Korea conflict: North Korea sends garbage balloons to the South – Politics

On Wednesday afternoon, the General Staff of the South Korean Armed Forces (JCS) corrected its earlier statement on the North Korean garbage balloon attack. The regime of ruler Kim Jong-un had not let 150 balloons filled with garbage bags float across the border zone into South Korea since Tuesday night, as initially estimated. Instead, it had let around 260. The dirty cargo had fallen primarily in the border region and around the capital Seoul. But also in completely different places, for example in the southeastern province of Gyeongsangnam, hundreds of kilometers from the demilitarized zone between the two Koreas. The military initially reported no major damage. The incident was probably more strange than dangerous. Nevertheless, the South Koreans were fed up. The JCS spoke of an “inhuman and vulgar act.”

There are worse weapons than balloons filled with garbage. Perhaps the garbage bags from North Korea can even help us better understand society under the party dictatorship; what is thrown away always says something about a country’s consumer behavior and way of life. But of course the South Korean army could not underestimate the incident.

Between North Korea and South Korea, not only garbage is sent by balloon, but also propaganda material. (Photo: AP)

At first, it was not known what exactly the North Korean balloons were bringing into the country. People in the affected areas were asked not to touch the landed objects under any circumstances. Special military units collected them to ensure that they were not poisonous, biologically hazardous or radioactive. Photos showed wires and electrical devices on the balloons – there was speculation that they could be equipped with a remote detonator for bombs.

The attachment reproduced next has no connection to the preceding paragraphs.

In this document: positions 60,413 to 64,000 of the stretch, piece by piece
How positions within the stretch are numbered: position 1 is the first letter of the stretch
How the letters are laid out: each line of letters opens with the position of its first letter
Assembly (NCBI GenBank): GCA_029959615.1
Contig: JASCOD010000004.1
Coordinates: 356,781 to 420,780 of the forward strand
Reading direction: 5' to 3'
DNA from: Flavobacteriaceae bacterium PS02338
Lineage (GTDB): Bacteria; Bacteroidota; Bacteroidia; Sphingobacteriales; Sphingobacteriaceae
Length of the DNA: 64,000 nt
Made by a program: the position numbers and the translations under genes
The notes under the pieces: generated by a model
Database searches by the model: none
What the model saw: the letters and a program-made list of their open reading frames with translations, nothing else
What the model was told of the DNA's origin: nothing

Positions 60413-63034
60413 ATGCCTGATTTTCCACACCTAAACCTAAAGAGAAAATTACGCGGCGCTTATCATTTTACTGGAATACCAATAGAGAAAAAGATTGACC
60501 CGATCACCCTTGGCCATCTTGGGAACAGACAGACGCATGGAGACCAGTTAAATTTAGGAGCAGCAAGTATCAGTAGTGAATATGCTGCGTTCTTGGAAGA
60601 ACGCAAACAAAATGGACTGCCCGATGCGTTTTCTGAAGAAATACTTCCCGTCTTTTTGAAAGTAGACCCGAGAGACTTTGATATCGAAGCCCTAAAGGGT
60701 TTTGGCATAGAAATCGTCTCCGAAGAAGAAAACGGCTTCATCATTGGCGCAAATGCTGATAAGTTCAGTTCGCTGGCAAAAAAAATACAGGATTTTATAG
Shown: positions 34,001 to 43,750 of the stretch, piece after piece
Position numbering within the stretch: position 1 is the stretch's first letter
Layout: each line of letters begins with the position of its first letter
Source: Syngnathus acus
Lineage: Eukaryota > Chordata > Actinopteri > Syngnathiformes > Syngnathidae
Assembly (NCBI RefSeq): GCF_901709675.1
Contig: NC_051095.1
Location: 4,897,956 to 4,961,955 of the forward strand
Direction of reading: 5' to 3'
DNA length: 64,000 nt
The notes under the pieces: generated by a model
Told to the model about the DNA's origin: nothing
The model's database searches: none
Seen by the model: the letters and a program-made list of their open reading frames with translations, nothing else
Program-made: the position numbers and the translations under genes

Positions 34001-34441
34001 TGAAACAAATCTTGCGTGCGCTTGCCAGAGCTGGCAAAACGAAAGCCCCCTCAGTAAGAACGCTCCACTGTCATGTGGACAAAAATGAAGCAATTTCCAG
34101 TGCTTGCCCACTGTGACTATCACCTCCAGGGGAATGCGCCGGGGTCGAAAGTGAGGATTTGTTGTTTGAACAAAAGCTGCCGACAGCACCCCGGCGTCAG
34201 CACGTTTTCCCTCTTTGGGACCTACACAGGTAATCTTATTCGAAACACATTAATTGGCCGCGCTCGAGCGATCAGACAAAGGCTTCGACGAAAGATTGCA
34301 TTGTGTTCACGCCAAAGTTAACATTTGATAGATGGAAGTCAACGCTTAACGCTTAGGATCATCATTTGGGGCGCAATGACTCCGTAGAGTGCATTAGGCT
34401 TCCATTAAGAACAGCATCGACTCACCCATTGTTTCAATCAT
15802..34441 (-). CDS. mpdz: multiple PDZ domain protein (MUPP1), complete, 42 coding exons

So far, nothing dramatic has been found. The official version has remained that the garbage bags mainly contained plastic bottles, batteries, parts of shoes and manure. And the independent North Korea portal NK News reassured Eric Foley, executive director of the non-profit Christian organization Voice of the Martyrsall those who feared the worst. Electronics are “not a new wave of advanced technology”; North Korea simply wants to attract attention. Eric Foley knows a lot about balloons. His organization regularly launches high-tech weather balloons filled with non-flammable helium in order to send Bibles to North Korea to its often oppressed fellow believers.

“The wind will change again.”

The history of balloon propaganda from South to North and North to South goes back to the Korean War from 1950 to 1953. Today, balloons are the means of transport of choice, especially for human rights activists in South Korea, to supply people on the other side of the border with leaflets critical of the regime and products from the capitalist consumer world. Such shipments are a serious threat to North Korea’s propaganda machine. Between 2016 and 2018, the government in Pyongyang retaliated with garbage balloons. Now it’s doing it again.

Most recently, prominent Kim Jong-un critic Park Sang-hak announced that he had sent 300,000 leaflets and 2,000 USB sticks with K-pop and other South Korean music from South Korea using balloons. Pyongyang was furious. On Sunday, North Korea’s Vice Minister of Defense Kim Kang-il announced retaliation with “mountains of waste paper and dirt.” On Wednesday night, the wind suited the plan.

This time North Korea has released a particularly large number of balloons, South Korea’s JCS stated. And they will probably not be the last. A new balloon exchange seems to have started. South Korea’s former president Moon Jae-in had a law banning balloon actions against North Korea during his term in office so that Kim Jong-un would no longer have to be annoyed. But last year the Constitutional Court revoked the law because it violated freedom of expression. Park Sang-hak can therefore continue to annoy North Korea with his balloons. He has already announced retaliation for Pyongyang’s retaliation. “In the past few days, the wind has been favorable for Kim Jong-un,” he told the NK News“but the wind will change again.” And Park’s retaliation will likely be followed at some point by another from the north.

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